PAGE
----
We have a lot of contests at our company, and not just sales contests. From Jan. 24 to May 24 we held a Biggest Loser contest. The winner lost 27 pounds. Here's the catch: Employees had to pay $40 out of their own pockets to participate. That funded the pot. I, as company owner and president, matched it. The guy who lost 27 pounds pocketed more than a thousand dollars, and I gave a $200 bonus to any employee who lost more than 20 pounds.

Sell Your Vision

There are different ways to lead a company in the home improvement industry. You can endlessly chase your sales and marketing goals, but if the company owner is the only one winning, why should anyone else get excited?

On the other hand, you can help the people who work for you to succeed in all the important areas of life, what I call "The Five F's: faith, family, finances, friends, and fitness." If they succeed, you will too. For one thing, your employees will be more productive. They'll also better represent you and your company. And they'll stick around longer. How can your employee retention rate be anything other than dismal if you're losing people to drugs, alcohol, and divorce?

What We Can Control

At our company we set aside a half hour in the course of our twice-weekly meetings to discuss books on management, marketing, sales, or personal development. I ask employees to go through these books with a highlighter and come prepared to discuss a chapter or two.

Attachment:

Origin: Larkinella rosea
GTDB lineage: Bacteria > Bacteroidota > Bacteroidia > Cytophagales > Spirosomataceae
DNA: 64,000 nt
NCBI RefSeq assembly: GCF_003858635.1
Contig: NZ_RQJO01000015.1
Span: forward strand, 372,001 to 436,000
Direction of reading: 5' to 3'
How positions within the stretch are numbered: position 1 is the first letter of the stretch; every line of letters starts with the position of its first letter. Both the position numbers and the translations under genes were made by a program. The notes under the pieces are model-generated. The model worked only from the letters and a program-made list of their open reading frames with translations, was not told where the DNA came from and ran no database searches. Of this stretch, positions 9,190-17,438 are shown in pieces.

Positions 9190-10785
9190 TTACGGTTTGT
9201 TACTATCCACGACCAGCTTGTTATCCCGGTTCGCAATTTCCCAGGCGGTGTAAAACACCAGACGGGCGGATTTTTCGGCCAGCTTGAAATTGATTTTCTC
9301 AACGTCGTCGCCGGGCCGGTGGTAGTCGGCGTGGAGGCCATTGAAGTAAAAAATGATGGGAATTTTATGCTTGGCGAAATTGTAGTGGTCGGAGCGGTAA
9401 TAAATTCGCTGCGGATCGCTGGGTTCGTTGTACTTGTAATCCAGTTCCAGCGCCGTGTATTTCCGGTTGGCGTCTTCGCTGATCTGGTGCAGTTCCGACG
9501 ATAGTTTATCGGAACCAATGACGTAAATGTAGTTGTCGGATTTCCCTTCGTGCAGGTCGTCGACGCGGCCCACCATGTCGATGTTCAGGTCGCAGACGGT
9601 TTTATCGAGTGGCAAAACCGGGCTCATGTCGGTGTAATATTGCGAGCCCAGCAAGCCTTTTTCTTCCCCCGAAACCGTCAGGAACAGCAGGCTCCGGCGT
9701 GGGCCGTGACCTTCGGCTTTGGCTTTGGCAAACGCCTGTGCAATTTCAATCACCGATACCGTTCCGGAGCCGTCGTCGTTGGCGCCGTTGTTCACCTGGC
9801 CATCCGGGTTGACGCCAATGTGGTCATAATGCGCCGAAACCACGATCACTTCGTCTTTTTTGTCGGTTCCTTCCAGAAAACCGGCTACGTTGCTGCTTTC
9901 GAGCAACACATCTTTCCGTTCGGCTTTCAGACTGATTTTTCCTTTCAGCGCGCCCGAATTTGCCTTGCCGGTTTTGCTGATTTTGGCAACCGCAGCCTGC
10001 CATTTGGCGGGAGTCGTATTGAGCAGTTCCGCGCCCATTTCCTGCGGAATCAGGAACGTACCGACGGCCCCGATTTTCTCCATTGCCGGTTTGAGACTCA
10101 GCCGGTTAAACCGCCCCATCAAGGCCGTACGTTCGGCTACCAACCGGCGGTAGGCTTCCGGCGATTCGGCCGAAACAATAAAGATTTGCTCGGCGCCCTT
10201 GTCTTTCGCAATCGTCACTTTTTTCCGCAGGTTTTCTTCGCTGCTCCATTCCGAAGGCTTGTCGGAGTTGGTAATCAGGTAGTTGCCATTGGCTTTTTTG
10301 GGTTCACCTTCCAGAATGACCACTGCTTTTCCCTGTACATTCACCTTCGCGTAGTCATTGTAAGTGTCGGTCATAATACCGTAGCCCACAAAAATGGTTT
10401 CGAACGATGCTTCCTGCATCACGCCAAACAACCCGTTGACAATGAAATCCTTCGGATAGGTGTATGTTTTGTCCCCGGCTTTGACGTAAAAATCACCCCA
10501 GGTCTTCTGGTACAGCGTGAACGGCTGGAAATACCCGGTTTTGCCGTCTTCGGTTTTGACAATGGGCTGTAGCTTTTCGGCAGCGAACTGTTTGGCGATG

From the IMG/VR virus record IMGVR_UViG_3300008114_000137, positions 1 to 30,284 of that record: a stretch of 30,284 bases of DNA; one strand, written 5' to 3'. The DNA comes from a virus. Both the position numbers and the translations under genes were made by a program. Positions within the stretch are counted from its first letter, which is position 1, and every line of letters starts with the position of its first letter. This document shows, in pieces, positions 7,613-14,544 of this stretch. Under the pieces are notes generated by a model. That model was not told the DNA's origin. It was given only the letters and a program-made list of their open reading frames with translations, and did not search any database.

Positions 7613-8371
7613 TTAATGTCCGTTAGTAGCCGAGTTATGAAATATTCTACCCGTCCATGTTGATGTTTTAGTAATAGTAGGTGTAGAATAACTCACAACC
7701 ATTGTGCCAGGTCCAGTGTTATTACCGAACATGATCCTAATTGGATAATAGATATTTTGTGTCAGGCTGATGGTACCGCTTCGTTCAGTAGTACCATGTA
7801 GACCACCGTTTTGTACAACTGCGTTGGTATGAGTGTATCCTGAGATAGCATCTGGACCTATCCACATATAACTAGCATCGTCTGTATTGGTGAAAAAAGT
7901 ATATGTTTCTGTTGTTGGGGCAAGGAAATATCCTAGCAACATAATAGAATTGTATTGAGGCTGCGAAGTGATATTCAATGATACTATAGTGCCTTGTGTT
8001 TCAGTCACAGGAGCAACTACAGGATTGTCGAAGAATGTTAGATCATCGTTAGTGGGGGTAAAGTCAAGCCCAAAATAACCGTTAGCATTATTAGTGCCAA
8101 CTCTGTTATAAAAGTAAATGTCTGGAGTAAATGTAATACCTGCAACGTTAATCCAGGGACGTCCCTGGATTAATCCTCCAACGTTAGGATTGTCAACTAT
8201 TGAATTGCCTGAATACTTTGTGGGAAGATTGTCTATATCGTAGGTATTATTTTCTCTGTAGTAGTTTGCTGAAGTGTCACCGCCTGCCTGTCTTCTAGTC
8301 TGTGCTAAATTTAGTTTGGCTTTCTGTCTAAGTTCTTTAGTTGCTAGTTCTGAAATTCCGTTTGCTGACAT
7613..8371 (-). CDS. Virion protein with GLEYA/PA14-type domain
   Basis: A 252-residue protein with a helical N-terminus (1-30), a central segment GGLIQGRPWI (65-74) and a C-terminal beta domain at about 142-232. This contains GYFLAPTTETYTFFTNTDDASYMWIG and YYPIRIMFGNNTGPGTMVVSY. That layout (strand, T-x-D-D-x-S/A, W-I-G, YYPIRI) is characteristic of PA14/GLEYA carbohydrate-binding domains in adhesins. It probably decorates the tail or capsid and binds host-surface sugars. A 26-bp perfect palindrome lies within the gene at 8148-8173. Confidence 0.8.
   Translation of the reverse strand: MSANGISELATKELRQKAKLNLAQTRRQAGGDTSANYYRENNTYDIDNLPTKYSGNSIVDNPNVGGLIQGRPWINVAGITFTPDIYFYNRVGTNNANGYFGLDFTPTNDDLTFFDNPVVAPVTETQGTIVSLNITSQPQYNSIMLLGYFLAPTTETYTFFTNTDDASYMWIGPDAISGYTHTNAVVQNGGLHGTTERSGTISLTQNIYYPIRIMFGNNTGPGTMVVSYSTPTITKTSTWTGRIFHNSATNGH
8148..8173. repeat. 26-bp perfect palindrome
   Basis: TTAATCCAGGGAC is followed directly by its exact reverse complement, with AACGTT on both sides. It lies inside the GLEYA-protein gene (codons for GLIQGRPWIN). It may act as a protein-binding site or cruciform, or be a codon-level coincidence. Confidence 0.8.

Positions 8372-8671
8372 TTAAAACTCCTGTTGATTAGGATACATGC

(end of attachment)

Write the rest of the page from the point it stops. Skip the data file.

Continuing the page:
I have always believed in personal development, but I really set it on fire in the spring of 2009. It was right after that fall when the stock market crashed and the banks failed that I thought: Enough is enough. We can either get bitter or get better.

We've focused on the Five F's because those are all parts of a balanced life. You can't be happy succeeding wildly in one area while ignoring some or all of the other areas.

To me, a window is just a gadget. You can only teach people so much about vinyl and reinforced glass. If they aren't succeeding, it isn't lack of product knowledge that's holding them back, it's successful life-management skills. And it's not all about the salespeople. If you only award incentives to one part of your company, you're creating your own dissension. United we stand, divided we fall.

Benchmarks and Incentives

Contests like the Biggest Loser are not just about money. They're about camaraderie and teamwork, too. They make work fun and let employees know that you're not just in this business to sell windows but to make the lives of your staff better. We have a saying: You're either ripening or rotting.

That doesn't mean we ignore sales at our company. In fact, when I hire a salesperson ? and we have five ? I require that person to subscribe to a personal development course within 90 days. I also benchmark job productivity and performance in all areas and tie performance to incentives. For instance, as we move into the fall show and event season, I let our marketing people and demonstrators know what goals we set last year and what goals they need to reach this year. I then create incentives.

I believe that leadership is influence, and to influence people in a way that's positive for them and for your company, you have to develop relationships. Build relationships with people and they always want to work with you.

?Bob Quillen is president of Quillen Bros. Windows, in Bryan, Ohio. Reach him at rquillen@williams-net.com.